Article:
4. Data Management

This chapter describes technical aspects of the data management, the ETL, of the Smart Emission (SE) Data Platform, expanding from the ETL-design in the Architecture chapter.

As sensor data is continuously generated, also ETL processing is a continuous multistep-sequence.

There are three main sequential ETL-steps:

  • Harvesters - fetch raw sensor values from sensor data collectors like the “Whale server”
  • Refiners - validate, convert, calibrate and aggregate raw sensor values
  • Publishers - publish refined values to various (OGC) services

The Extractor is used for Calibration: it fetches reference and raw sensor data into an InfluxDB time-series DB as input for the Artificial Neural Network (ANN) learning process, called the Calibrator.

Implementation for all ETL can be found here: https://github.com/smartemission/docker-se-stetl.

4.1. General

This section describes general aspects applicable to all SE ETL processing.

4.1.1. Stetl Framework

The ETL-framework Stetl is used for all ETL-steps. The Stetl framework is an Open Source, general-purpose, ETL framework and programming model written in Python.

Each ETL-process is constructed by a Stetl config file. This config file specifies the Inputs, Filters and Outputs and parameters for that ETL-process. Stetl provides a multitude of reusable Inputs, Filters and Outputs. For example ready-to-use Outputs for Postgres and HTTP. For specific processing specific Inputs, Filters and Outputs can be developed by deriving from Stetl-base classes. This applies also to the SE-project.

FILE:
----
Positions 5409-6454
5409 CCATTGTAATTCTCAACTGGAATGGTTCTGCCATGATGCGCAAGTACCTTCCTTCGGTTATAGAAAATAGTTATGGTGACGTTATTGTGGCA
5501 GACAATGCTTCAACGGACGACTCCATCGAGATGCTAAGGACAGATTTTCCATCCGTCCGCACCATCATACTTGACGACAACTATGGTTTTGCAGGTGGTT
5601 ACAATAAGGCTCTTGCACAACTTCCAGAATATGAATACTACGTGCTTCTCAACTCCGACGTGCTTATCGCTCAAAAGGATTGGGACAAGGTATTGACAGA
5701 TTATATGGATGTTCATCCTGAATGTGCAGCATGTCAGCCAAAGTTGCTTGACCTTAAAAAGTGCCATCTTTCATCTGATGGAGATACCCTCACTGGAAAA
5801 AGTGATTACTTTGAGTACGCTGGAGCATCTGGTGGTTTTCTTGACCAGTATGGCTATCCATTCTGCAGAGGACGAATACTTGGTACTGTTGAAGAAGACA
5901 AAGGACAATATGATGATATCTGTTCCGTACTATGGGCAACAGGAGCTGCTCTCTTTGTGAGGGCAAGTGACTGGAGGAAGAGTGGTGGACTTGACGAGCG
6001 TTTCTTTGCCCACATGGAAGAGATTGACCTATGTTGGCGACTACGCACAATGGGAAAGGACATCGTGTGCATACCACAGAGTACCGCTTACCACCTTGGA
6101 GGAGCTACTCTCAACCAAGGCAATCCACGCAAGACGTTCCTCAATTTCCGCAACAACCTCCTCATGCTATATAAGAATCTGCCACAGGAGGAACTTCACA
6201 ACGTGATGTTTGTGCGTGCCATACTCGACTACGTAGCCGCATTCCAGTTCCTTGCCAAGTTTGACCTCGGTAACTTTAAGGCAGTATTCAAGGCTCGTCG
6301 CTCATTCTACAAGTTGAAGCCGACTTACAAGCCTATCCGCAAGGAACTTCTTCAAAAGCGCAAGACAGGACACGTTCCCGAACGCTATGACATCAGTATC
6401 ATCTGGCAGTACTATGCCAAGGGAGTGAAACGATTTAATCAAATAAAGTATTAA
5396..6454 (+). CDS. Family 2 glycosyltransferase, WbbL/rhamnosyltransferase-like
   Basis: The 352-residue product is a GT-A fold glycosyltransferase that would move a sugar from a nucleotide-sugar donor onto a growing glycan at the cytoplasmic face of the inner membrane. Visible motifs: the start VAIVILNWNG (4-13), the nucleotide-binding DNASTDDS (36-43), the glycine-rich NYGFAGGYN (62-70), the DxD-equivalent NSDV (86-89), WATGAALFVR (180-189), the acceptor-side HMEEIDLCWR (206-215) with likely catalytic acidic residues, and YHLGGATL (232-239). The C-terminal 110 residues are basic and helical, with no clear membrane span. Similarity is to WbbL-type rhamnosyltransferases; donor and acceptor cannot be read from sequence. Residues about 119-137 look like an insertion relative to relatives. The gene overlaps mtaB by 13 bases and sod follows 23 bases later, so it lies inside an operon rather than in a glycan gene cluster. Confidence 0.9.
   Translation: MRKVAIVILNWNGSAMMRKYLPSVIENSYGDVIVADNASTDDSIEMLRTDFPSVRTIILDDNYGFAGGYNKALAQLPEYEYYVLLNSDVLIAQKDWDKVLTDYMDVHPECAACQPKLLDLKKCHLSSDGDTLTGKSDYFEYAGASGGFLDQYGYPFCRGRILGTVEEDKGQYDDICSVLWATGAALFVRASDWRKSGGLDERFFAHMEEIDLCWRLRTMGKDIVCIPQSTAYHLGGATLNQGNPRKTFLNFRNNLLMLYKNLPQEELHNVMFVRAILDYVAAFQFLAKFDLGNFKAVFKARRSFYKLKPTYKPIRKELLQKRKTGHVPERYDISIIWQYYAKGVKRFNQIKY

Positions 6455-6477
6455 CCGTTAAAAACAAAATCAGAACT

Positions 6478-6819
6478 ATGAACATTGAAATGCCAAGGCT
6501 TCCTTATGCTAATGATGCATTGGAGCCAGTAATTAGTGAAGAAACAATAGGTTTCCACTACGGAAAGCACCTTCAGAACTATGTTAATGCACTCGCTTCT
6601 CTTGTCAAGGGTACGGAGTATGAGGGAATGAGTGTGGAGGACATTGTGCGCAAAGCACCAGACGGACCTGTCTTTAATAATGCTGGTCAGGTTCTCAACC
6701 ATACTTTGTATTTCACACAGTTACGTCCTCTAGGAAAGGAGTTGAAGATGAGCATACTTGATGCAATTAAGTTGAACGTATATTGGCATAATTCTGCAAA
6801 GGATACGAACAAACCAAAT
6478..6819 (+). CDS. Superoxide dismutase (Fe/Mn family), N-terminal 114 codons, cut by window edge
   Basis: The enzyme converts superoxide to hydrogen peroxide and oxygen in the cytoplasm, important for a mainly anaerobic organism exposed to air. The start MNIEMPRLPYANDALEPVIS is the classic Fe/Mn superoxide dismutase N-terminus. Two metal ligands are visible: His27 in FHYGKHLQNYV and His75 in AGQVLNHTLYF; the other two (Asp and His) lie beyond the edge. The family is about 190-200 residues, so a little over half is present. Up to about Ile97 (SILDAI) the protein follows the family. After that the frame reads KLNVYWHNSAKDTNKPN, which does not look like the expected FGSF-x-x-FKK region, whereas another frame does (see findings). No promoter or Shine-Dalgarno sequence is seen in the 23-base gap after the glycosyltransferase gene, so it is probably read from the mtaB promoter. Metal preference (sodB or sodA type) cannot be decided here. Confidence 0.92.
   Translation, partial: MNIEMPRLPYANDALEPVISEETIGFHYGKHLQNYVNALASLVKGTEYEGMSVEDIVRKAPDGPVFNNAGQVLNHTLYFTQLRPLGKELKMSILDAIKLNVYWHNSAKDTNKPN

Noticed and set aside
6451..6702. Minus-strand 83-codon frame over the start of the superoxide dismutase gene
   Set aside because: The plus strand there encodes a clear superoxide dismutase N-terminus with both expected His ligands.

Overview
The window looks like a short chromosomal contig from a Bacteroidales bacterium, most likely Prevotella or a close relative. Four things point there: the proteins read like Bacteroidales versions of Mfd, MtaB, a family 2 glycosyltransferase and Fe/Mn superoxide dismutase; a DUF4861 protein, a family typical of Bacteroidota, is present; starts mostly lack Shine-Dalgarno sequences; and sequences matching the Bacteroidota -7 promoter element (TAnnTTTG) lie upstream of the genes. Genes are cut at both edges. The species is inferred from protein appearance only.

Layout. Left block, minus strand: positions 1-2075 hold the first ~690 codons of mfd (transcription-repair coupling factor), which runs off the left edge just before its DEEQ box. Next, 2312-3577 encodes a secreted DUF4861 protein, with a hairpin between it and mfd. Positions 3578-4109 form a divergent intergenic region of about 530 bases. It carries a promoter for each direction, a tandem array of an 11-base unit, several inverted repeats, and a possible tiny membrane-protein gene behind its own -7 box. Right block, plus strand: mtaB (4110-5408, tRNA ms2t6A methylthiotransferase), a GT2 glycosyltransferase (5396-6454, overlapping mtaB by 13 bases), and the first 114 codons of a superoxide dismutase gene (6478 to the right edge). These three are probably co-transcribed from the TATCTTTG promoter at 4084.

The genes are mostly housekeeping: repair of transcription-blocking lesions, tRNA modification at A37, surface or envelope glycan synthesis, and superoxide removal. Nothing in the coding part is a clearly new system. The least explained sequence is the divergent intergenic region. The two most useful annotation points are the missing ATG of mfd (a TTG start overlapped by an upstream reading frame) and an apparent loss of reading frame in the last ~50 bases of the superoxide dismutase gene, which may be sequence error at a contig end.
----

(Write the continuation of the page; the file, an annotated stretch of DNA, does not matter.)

For each ETL-step a specific Stetl config file is developed with some SE-specific Components.

SE Stetl processes are deployed and run using an SE Stetl Docker Image derived from the core Stetl Docker image.

4.1.2. ETL Scheduling

ETL processes run using the Unix cron scheduler or via K8s Job scheduler. See the SE Platform cronfile for the schedules.

4.1.3. Sync-tracking

Any continuous ETL, in particular in combination with data from remote systems, is liable to a multitude of failures: a remote server may be down, systems may be upgraded or restarted, the ETL software itself may be upgraded. Somehow an ETL-component needs to “keep track” of its last successful data processing: specifically for which device, which sensor and which timestamp.

As programmatic tracking may suffer those same vulnerabilities, it was chosen to use the PostgreSQL (PG) database for tracking. Each of the three main ETL-steps will track its progress within PG-tables. In the cases of the Harvester and the Refiner this synchronization is even strongly coupled to a PG TRIGGER: i.e. only if data has been successfully written/committed to the DB will the sync-state be updated. An ETL-process will always resume at the point of the last saved sync-state.

4.1.4. Why Multistep?

Although all ETL could be performed within a single, continuous process, there are several reasons why a multistep, scheduled ETL processing from all Harvested data has been applied. “Multistep”, started by Harvesting (pull vs push) in combination with “sync-tracking” provides the following benefits:

  • clear separation of concerns: Harvesting, Refining, Publishing
  • all or individual ETL-steps can be “replayed” whenever some bug/enhancement appeared during development
  • being more lean towards server downtime and network failures
  • testing: each step can be thoroughly tested (using input data for that step)
  • Harvesting (thus pull vs push) shields the SE Platform from “push overload”.

Each of the three ETL-steps are expanded below.

4.2. Harvesters